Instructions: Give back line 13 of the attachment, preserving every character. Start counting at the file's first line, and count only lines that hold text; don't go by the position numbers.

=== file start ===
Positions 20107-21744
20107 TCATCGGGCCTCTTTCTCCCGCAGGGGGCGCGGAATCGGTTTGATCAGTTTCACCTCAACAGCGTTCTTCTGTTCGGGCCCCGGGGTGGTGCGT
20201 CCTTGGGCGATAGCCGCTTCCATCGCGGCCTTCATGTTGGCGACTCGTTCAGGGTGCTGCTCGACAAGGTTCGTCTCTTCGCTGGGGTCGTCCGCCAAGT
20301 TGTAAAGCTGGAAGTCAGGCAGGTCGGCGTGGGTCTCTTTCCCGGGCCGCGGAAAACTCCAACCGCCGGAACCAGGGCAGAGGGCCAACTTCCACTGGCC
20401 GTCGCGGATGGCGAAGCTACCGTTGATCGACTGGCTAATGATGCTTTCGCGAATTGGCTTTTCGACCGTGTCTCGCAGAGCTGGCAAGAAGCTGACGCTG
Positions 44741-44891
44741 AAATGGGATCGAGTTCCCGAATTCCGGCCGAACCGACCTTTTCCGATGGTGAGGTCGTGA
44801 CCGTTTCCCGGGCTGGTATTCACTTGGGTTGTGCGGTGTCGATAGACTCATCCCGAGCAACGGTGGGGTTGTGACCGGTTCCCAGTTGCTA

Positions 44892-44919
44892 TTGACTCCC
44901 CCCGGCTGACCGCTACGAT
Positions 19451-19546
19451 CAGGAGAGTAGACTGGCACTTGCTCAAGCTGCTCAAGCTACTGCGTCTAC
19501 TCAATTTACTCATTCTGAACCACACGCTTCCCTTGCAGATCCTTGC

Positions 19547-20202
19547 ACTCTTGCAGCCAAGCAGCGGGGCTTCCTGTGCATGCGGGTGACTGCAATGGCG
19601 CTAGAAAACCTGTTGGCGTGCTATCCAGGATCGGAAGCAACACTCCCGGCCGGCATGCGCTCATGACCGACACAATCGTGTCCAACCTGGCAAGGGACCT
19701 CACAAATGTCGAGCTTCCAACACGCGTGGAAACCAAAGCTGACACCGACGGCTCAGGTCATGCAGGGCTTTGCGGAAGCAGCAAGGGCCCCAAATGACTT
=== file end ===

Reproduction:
19451 CAGGAGAGTAGACTGGCACTTGCTCAAGCTGCTCAAGCTACTGCGTCTAC